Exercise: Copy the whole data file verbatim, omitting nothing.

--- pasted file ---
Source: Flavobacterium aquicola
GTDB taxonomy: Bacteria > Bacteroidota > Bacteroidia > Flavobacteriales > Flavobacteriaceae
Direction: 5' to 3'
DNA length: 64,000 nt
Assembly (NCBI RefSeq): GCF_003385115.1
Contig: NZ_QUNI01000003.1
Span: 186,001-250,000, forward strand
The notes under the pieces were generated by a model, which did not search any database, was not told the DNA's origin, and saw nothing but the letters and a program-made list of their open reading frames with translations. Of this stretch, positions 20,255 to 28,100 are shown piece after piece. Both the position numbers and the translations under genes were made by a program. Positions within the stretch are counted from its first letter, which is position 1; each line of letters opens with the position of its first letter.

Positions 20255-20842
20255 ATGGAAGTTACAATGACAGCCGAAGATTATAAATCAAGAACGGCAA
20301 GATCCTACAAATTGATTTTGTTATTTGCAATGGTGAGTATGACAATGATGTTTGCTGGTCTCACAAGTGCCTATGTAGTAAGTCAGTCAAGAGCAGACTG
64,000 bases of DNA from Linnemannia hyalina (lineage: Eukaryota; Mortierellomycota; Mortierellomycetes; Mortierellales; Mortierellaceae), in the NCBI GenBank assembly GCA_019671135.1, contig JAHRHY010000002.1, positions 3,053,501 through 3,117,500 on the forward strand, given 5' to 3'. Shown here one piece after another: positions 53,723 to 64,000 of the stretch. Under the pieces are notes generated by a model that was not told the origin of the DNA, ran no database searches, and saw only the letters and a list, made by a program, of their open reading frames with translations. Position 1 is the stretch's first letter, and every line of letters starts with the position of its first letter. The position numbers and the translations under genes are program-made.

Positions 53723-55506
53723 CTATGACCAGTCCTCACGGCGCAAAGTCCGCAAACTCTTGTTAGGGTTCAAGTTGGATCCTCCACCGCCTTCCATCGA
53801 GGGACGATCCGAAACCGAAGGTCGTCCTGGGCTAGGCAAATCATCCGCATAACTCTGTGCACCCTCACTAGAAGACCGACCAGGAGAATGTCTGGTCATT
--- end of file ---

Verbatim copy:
Source: Flavobacterium aquicola
GTDB taxonomy: Bacteria > Bacteroidota > Bacteroidia > Flavobacteriales > Flavobacteriaceae
Direction: 5' to 3'
DNA length: 64,000 nt
Assembly (NCBI RefSeq): GCF_003385115.1
Contig: NZ_QUNI01000003.1
Span: 186,001-250,000, forward strand
The notes under the pieces were generated by a model, which did not search any database, was not told the DNA's origin, and saw nothing but the letters and a program-made list of their open reading frames with translations. Of this stretch, positions 20,255 to 28,100 are shown piece after piece. Both the position numbers and the translations under genes were made by a program. Positions within the stretch are counted from its first letter, which is position 1; each line of letters opens with the position of its first letter.

Positions 20255-20842
20255 ATGGAAGTTACAATGACAGCCGAAGATTATAAATCAAGAACGGCAA
20301 GATCCTACAAATTGATTTTGTTATTTGCAATGGTGAGTATGACAATGATGTTTGCTGGTCTCACAAGTGCCTATGTAGTAAGTCAGTCAAGAGCAGACTG
64,000 bases of DNA from Linnemannia hyalina (lineage: Eukaryota; Mortierellomycota; Mortierellomycetes; Mortierellales; Mortierellaceae), in the NCBI GenBank assembly GCA_019671135.1, contig JAHRHY010000002.1, positions 3,053,501 through 3,117,500 on the forward strand, given 5' to 3'. Shown here one piece after another: positions 53,723 to 64,000 of the stretch. Under the pieces are notes generated by a model that was not told the origin of the DNA, ran no database searches, and saw only the letters and a list, made by a program, of their open reading frames with translations. Position 1 is the stretch's first letter, and every line of letters starts with the position of its first letter. The position numbers and the translations under genes are program-made.

Positions 53723-55506
53723 CTATGACCAGTCCTCACGGCGCAAAGTCCGCAAACTCTTGTTAGGGTTCAAGTTGGATCCTCCACCGCCTTCCATCGA
53801 GGGACGATCCGAAACCGAAGGTCGTCCTGGGCTAGGCAAATCATCCGCATAACTCTGTGCACCCTCACTAGAAGACCGACCAGGAGAATGTCTGGTCATT